Theresa O’Connor, ed., The Comic Tradition in Irish Women Writers (Florida UP 1996), 188pp. [0 8130 1457 3]

CONTENTS, Introduction, [Tradition and Signifying Monkey’ [1]; Nuala Ní Dhomhnaill, ‘What Foremothers?’[8]; Eiléan Ní Chuilleanáin, ‘’The Voices of Maria Edgeworth’s Comedy’ [21]; Mary Lowe-Evans, ‘Hyacinth and the Wise Man: Lady Gregory’s Comic Enterprise’ [40]; James M.Cahalan, ‘”Humor with a Gender”: Somerville and Ross and the Irish R.M.’ [56]; Rachel Jane Lynch, ‘Molly Keane’s Comedies of Anglo-Irish Manners [73]; Flora Alexander, ‘Irish Murdoch’s Moral Comedy’ [99]; Michael Patrick Gillespie, ‘She was too Scrupulous Always: Edna O’Brien and the Comic Tradition’ [108]; Theresa O’Connor, ‘History, Gender and the Postcolonial Condition: Julia O’Faolain’s Comic Rewriting of Finnegans Wake’ [124]; Mary O’Connor, ‘Lashings of Mother Tongue: Nuala Ní Dhomhnaill’s Anarchic Laughter’ [149]; Jean-Louis Gionvannangeli, ‘Joyce and Boylan’s Black Baby: “Swiftly and Silently”’ [171]. Contributors, 183, Index. 185.

in Theresa O’Connor, ed., The Comic Tradition in Irish Women Writers (Florida UP 1996)

Acknowledgements express gratitude to Vivian Mercier and Eilís Dillon whose conversation I 1988 started the project; also her Kerry neighbours who have given her the gift of comic faith, which is inside her forever

Epigraph: ‘Tradition is the practice of ceaselessly excavating, safeguarding, violating, discarding and reinscribing the past […] history is not a fair copy, but a palimpsest, whose deleted layers must be thrust to light.’ (Eagleton; no source.)

Cites Yoruba tale to illustrate double-voiced nature of Signifyin(g) utterance … a metaphor for textual revision. [2]; claims that Ireland has early links with Africe as attested to in Georgraph of Ptolemy, in the course of asserting that the dual-gendered trickster in irish tradition bears a resemblance to Esu-Elegbara of the Yoruba story.

Mercier’s ground breaking work claimed the comic as the central tradition in irish literature […]tended to exclude or ignore women’s literary expression. [2]

At the heart of machniomhartha Finn […]is a quest for a language of the essentially other in the Otherworld of women. [3]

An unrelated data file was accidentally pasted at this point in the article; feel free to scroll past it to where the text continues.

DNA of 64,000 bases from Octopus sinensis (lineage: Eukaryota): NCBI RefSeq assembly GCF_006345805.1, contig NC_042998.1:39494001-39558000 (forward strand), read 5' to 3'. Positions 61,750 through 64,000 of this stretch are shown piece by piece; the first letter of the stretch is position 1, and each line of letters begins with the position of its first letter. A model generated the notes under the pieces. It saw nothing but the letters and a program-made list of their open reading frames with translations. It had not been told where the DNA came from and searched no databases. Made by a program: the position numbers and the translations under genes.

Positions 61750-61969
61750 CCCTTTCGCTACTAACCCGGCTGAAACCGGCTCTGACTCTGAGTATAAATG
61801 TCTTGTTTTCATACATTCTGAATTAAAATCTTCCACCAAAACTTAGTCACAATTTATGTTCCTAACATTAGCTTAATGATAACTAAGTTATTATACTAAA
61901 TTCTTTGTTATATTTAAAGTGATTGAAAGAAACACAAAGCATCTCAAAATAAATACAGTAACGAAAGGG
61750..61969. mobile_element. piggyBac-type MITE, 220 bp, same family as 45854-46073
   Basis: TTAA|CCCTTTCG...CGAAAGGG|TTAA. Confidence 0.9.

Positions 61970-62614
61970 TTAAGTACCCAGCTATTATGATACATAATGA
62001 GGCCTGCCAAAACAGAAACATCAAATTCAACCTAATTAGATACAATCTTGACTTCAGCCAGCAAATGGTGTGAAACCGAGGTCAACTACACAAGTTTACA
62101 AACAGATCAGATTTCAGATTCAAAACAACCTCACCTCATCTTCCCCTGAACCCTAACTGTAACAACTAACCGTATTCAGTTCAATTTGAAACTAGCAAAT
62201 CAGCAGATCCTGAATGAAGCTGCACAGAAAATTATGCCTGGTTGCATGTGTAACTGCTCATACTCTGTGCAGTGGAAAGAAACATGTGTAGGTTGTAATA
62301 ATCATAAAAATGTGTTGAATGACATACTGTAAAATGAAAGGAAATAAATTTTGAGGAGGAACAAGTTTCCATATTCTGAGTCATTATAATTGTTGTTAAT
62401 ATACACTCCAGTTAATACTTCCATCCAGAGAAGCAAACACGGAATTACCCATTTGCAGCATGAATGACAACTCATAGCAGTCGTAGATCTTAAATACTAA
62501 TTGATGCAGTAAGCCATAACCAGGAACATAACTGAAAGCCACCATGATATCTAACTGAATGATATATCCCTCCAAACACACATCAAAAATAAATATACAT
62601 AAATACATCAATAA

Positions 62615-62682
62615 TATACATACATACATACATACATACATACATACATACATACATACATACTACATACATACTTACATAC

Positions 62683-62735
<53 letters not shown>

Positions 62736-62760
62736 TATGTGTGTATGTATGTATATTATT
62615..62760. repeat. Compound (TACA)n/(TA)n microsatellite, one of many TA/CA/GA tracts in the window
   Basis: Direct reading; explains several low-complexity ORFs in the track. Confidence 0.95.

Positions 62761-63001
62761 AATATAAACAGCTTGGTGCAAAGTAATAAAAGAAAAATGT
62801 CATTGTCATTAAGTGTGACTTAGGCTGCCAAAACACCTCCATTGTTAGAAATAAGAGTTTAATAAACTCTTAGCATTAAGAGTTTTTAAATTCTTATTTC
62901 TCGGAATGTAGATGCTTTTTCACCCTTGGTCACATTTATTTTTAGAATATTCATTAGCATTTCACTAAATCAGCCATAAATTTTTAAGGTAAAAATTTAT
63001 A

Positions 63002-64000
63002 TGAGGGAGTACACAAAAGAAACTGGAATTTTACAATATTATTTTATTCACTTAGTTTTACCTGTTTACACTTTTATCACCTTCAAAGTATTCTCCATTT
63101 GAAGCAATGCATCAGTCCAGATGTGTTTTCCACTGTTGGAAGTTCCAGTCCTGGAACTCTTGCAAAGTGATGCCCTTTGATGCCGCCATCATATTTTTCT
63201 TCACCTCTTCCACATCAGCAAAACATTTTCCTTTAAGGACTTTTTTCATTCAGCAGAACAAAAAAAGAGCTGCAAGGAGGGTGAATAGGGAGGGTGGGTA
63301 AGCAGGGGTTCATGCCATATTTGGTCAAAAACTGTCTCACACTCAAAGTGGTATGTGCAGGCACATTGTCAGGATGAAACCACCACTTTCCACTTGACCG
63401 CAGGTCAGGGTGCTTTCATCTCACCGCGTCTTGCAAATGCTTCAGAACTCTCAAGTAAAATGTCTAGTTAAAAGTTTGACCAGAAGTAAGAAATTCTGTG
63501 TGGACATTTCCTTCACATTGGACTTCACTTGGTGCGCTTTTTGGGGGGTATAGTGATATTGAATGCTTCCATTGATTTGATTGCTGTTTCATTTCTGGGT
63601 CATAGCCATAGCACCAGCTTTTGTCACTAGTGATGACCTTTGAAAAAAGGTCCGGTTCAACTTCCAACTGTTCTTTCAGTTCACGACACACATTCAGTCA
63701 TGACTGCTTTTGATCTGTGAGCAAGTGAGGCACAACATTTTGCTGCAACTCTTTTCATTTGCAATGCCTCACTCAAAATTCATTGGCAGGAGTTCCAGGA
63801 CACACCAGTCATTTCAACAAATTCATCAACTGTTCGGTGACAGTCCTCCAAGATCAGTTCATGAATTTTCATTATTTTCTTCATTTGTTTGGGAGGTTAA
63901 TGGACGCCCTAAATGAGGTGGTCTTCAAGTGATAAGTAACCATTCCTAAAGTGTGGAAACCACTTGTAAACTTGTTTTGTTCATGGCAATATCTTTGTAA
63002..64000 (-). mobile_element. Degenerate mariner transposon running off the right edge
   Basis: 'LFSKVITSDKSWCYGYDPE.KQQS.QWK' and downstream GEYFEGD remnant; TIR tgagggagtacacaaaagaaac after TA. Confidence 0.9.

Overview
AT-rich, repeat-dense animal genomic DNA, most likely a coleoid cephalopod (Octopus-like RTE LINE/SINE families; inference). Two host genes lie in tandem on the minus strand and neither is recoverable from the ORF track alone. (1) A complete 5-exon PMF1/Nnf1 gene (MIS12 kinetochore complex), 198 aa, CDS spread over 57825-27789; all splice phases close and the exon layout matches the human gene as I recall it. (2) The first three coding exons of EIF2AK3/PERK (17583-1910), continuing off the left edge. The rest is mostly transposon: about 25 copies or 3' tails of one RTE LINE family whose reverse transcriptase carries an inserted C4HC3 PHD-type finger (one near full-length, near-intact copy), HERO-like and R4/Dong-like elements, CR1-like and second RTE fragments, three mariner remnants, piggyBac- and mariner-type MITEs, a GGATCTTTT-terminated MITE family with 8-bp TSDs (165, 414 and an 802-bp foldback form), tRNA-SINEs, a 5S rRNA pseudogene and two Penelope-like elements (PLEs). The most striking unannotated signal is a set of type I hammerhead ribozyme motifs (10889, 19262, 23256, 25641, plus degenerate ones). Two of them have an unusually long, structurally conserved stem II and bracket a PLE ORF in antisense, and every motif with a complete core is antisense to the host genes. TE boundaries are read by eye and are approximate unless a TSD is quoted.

Homi K. Bhabha: ‘ it is by living in the borderlines of history and language, on the limits of race and gender, that we are in a position to translate the differences between them into a kind of solidarity.’ (‘DisseminNation’, in Nation and Narration, ed. Bhabha, London: Routledge 1992.)

Notes that James MacKillop paraphrases the main thrust of David Krause (in The Profane Book of Irish Comedy, 1982) as arguing that ‘the ossianic dialgoues form a vast literature , much largely lost, which celebrates the joys of the pagan world of nature and berates the repression of foreign Christianity. He sees Oisín as the first subversive against the strictures of Holy Ireland, the ancestor of a figure who runs through Irish culture and literature down to modern times.’ (James MacKillop, Fionn mac Cumhaill: Celtic Myth in English Literature, Syracuse UP 1986).

[James] Cahalan aims to show that far from being racist victimisers, Somerville and Ross were victimised women who nonetheless managed to become successful, and that intermixed in the RM stories with a nostalgia for a dying way of life was a subversively gendered portrait of strong, vital women.’ (Cahalan; p.60)

M. P. Gillespie: ‘O’Brien draws inspiration from the model of Joyce’s fiction, and she plays upon ouor expectations created by memories of his to infuse more humor into her work by subtle contrasts with Joyce’s. To say that she draws upon the Irish comic tradition to feminise Joycean themes would in and of itself trivialise the work of both writers. On the other hand, t use that idea as a point of departure … acknowledges the interpretative multiplicity inherent in their respective stories. [122]

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